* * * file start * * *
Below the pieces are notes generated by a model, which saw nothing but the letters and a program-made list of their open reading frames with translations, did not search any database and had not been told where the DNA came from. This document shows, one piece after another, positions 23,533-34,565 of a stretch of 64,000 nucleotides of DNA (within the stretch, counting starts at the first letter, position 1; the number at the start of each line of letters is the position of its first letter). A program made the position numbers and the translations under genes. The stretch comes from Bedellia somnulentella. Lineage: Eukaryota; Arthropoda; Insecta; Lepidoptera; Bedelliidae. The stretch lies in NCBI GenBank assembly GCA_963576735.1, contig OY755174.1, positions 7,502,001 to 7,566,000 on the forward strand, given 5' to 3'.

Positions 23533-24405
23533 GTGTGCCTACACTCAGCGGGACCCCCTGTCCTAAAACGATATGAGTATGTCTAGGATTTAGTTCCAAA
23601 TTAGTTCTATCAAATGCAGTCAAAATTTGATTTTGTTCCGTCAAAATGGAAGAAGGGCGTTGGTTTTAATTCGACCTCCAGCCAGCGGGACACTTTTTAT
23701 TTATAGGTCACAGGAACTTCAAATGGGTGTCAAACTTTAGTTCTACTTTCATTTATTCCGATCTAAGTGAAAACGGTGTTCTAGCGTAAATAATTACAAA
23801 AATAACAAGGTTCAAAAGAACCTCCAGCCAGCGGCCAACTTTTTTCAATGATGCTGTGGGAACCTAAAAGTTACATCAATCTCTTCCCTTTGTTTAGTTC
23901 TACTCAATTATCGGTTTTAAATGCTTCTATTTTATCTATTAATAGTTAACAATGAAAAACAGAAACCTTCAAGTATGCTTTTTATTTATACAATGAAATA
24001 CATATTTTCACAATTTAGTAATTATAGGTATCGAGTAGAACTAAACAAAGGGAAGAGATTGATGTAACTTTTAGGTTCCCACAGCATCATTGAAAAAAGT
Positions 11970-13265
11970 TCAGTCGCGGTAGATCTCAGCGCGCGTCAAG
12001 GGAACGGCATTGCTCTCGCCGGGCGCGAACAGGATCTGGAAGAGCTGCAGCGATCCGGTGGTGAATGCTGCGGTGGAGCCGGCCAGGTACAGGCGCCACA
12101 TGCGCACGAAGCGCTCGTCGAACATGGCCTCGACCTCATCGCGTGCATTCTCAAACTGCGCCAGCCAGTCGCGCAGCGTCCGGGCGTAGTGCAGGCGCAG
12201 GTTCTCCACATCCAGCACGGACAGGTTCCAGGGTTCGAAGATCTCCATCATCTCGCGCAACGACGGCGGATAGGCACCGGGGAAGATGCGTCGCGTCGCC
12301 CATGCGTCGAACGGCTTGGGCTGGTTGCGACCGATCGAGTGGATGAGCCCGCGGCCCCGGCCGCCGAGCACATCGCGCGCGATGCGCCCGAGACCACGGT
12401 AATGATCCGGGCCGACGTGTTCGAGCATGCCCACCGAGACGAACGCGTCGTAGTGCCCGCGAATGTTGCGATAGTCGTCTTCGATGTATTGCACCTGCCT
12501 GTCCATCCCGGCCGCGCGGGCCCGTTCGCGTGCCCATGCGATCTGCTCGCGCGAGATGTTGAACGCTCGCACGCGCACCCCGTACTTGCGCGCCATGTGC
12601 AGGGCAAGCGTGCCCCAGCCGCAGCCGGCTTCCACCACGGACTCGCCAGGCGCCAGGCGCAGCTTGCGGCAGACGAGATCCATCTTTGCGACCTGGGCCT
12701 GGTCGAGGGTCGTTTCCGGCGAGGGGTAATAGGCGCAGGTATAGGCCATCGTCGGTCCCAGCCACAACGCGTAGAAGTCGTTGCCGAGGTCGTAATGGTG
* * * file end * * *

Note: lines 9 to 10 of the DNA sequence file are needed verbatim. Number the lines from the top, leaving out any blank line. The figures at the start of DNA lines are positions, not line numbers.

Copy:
Positions 11970-13265
11970 TCAGTCGCGGTAGATCTCAGCGCGCGTCAAG